Dr. Jon Russ, the Daughdrill Chair of Natural Sciences and professor of chemistry at Rhodes, along with Dr. Stephen Carmody of Troy University and Dr. Jera Davis of New South Associates Inc., for years have been analyzing residues from smoking pipes excavated from archaeological sites in Mississippi, Arkansas, Georgia, and Alabama.
Now they have a paper published in the Journal of Archaeological Science: Reports describing their discovery of the earliest evidence of tobacco in North America. Most Native American communities revered tobacco as sacred, assigning it a central role in many religious ceremonies.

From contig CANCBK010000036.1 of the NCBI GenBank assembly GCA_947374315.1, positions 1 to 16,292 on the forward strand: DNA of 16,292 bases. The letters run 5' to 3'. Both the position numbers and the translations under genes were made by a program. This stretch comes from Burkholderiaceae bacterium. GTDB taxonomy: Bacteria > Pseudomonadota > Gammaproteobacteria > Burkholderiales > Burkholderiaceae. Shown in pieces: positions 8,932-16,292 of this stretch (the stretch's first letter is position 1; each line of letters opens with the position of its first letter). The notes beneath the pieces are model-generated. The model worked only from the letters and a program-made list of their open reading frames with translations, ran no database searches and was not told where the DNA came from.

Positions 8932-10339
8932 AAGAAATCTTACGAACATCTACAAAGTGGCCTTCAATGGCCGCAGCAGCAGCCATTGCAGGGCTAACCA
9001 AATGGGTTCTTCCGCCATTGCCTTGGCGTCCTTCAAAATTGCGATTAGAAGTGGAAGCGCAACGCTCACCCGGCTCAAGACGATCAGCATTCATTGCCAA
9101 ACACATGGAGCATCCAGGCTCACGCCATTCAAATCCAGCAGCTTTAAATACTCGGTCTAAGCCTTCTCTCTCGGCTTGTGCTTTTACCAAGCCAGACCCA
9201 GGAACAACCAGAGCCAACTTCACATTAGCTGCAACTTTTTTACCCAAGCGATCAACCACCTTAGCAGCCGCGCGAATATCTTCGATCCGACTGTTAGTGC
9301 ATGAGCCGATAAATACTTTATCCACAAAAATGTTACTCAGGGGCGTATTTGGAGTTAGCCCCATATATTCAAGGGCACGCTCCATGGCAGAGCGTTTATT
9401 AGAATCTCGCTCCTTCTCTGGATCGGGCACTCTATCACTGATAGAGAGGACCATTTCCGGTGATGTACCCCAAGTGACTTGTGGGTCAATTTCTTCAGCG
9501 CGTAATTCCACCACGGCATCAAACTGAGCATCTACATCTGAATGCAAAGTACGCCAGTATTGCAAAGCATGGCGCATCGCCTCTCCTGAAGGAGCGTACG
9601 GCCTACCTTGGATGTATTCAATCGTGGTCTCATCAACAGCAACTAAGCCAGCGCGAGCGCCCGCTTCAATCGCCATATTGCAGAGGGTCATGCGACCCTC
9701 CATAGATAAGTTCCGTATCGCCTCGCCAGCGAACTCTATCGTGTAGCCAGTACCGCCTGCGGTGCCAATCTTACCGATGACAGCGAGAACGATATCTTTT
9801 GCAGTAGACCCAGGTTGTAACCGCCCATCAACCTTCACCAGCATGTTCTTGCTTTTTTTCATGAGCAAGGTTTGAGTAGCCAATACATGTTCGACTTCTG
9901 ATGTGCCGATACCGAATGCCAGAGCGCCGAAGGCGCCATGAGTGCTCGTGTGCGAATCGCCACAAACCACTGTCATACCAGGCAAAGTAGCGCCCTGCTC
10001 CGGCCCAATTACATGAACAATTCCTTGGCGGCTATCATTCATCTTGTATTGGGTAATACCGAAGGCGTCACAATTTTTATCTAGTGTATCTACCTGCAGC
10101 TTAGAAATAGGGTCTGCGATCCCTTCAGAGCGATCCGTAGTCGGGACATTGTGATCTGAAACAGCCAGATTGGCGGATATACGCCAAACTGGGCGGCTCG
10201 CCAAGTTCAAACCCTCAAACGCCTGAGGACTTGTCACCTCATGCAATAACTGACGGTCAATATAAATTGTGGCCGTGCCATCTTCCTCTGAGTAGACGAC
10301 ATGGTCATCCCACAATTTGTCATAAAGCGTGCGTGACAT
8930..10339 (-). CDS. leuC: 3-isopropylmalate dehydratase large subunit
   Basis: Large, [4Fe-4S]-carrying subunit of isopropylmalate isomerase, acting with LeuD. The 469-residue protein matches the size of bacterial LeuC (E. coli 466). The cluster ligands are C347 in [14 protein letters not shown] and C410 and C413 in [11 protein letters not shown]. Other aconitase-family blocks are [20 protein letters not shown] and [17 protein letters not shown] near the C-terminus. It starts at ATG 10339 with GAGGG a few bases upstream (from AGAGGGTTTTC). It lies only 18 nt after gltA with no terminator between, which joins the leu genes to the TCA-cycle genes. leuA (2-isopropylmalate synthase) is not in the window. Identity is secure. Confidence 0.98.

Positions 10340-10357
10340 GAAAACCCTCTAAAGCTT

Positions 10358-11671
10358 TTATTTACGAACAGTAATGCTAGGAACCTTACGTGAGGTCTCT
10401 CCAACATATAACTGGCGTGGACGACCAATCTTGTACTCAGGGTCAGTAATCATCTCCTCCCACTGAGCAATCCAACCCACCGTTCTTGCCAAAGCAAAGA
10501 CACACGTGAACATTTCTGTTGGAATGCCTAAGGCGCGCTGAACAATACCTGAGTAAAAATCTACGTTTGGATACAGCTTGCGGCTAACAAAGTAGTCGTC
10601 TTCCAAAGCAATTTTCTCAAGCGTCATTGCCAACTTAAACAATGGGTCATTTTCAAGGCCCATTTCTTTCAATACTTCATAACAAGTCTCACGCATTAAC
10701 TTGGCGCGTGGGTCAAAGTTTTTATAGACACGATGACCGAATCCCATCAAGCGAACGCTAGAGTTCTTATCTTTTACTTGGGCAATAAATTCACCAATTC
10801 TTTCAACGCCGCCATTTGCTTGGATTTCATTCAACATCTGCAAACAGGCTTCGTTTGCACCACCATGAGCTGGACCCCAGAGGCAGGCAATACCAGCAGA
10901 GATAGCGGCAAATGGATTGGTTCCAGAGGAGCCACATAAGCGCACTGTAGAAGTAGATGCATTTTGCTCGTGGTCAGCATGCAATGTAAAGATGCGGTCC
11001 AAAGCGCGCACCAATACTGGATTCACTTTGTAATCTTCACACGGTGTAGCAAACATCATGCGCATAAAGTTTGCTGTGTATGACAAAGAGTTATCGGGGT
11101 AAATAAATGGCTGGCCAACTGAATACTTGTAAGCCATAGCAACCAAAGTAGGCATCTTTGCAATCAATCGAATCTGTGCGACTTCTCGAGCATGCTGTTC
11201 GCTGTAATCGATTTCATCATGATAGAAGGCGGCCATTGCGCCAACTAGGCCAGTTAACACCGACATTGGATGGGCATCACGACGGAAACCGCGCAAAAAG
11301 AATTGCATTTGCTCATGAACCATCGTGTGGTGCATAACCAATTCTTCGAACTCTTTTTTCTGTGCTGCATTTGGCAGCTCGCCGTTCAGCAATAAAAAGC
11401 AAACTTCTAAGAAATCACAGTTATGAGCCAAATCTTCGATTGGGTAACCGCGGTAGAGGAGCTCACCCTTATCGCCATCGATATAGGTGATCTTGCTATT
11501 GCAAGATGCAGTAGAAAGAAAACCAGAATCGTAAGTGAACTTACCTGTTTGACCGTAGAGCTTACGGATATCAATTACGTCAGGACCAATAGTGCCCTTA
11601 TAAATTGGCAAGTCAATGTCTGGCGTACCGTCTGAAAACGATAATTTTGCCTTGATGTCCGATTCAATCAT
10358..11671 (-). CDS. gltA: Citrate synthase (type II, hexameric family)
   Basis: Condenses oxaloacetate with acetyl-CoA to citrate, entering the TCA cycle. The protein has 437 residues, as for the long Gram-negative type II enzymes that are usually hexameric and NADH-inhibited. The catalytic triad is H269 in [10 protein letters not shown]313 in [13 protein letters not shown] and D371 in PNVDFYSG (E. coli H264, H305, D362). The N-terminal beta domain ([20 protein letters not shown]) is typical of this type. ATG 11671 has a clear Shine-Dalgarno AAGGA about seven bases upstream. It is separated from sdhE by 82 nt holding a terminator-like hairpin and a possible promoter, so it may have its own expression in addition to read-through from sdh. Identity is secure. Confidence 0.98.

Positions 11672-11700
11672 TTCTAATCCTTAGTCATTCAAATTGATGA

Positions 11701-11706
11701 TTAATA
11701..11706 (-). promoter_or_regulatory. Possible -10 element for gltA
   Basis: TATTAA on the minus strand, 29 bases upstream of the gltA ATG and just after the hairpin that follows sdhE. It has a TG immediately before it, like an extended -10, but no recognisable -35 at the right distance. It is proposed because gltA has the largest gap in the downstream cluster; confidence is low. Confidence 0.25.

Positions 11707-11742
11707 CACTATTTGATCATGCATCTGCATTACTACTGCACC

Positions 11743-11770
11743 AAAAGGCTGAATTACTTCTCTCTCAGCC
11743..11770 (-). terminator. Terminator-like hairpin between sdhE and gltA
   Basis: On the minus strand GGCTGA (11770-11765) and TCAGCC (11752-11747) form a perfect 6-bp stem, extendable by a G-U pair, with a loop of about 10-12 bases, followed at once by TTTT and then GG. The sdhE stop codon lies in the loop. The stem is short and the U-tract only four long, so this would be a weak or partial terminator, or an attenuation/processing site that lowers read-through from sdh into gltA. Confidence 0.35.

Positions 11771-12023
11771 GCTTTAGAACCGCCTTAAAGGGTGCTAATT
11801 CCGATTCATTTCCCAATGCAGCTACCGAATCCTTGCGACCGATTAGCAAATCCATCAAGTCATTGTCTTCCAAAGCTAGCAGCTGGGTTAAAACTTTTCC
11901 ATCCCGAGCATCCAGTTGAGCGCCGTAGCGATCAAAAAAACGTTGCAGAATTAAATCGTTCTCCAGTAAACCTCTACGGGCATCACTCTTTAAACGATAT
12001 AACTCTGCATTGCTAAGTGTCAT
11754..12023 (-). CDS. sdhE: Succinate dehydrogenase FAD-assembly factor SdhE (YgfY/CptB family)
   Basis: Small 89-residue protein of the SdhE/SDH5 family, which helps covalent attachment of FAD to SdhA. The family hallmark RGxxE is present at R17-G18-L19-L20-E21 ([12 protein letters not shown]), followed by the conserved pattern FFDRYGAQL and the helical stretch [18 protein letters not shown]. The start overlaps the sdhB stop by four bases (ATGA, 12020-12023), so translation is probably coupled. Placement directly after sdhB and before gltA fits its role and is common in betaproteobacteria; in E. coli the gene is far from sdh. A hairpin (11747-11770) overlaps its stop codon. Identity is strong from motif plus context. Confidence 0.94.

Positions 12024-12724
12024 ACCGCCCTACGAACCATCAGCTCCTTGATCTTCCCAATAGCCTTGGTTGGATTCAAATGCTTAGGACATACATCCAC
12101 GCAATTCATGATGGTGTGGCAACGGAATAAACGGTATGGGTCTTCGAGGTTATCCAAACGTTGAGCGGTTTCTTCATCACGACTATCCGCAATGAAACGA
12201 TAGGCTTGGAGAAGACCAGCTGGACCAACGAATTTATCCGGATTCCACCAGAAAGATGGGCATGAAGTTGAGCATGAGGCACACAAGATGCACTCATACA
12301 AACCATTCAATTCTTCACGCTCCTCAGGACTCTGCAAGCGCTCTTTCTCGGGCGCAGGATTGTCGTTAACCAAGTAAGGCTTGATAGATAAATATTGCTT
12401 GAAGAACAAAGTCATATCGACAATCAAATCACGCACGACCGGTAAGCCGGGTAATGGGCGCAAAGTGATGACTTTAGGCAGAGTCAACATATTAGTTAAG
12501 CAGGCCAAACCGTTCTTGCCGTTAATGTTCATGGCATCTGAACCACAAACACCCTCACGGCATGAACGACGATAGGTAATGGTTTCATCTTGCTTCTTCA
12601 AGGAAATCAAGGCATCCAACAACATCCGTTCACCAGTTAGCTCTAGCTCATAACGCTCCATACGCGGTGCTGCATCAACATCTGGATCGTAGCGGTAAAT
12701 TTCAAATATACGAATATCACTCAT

“During our studies of prehistoric smoking pipes, we identified nicotine in one dating at about 3,500 years old,” says Russ. “This predates the first evidence of tobacco in North America by more than 1,000 years.”
The researchers received support from the Eastern Band of Cherokee Indians Tribal Historic Preservation Office and Rhodes College, and they used a chemical analysis technique called mass gas chromatography-mass spectrometry to look for traces of residues from plant materials left behind in smoking pipes.
Ryan Hunt ’17, who is currently in graduate school (chemistry) at the University of Minnesota, also was involved in the research while a student at Rhodes.